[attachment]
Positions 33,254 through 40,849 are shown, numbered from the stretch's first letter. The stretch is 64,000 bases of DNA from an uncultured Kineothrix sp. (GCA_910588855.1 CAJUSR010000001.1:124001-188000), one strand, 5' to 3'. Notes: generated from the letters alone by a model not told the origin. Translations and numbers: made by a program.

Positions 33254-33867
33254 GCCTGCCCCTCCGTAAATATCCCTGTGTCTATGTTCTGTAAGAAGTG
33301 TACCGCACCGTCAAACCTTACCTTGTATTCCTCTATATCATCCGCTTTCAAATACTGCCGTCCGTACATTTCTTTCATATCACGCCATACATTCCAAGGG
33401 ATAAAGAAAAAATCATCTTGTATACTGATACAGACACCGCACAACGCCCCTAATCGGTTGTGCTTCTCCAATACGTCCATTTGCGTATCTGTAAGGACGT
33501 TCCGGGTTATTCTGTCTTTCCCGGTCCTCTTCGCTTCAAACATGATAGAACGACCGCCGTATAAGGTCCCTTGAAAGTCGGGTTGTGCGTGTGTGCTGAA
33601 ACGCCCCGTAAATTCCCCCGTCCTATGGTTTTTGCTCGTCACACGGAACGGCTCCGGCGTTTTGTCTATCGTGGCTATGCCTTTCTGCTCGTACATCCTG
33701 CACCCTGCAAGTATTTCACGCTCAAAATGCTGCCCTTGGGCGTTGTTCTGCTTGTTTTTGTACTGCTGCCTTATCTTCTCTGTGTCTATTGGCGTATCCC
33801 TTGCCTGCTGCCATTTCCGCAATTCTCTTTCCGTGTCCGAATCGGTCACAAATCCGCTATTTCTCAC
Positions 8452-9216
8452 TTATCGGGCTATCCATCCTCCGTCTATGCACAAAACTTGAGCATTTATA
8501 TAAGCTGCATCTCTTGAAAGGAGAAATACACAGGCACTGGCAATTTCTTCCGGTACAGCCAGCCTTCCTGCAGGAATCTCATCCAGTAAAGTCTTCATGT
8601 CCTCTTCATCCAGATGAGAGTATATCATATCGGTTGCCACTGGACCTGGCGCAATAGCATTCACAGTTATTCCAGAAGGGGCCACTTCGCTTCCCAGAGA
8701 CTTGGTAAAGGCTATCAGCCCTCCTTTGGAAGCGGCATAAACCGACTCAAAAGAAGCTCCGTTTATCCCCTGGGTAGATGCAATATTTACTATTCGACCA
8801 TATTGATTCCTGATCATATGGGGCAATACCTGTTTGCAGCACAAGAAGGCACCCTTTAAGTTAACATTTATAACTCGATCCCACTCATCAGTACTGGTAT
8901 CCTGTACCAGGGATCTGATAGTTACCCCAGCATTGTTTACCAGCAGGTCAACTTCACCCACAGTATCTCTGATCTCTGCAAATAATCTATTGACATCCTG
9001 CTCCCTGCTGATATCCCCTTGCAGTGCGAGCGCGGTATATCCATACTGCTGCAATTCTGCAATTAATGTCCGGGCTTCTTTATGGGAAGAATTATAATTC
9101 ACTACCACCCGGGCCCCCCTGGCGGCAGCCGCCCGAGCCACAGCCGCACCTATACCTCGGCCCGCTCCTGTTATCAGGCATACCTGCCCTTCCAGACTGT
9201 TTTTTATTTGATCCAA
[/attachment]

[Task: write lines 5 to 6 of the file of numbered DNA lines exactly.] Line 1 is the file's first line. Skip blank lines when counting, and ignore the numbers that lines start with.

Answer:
33401 ATAAAGAAAAAATCATCTTGTATACTGATACAGACACCGCACAACGCCCCTAATCGGTTGTGCTTCTCCAATACGTCCATTTGCGTATCTGTAAGGACGT
33501 TCCGGGTTATTCTGTCTTTCCCGGTCCTCTTCGCTTCAAACATGATAGAACGACCGCCGTATAAGGTCCCTTGAAAGTCGGGTTGTGCGTGTGTGCTGAA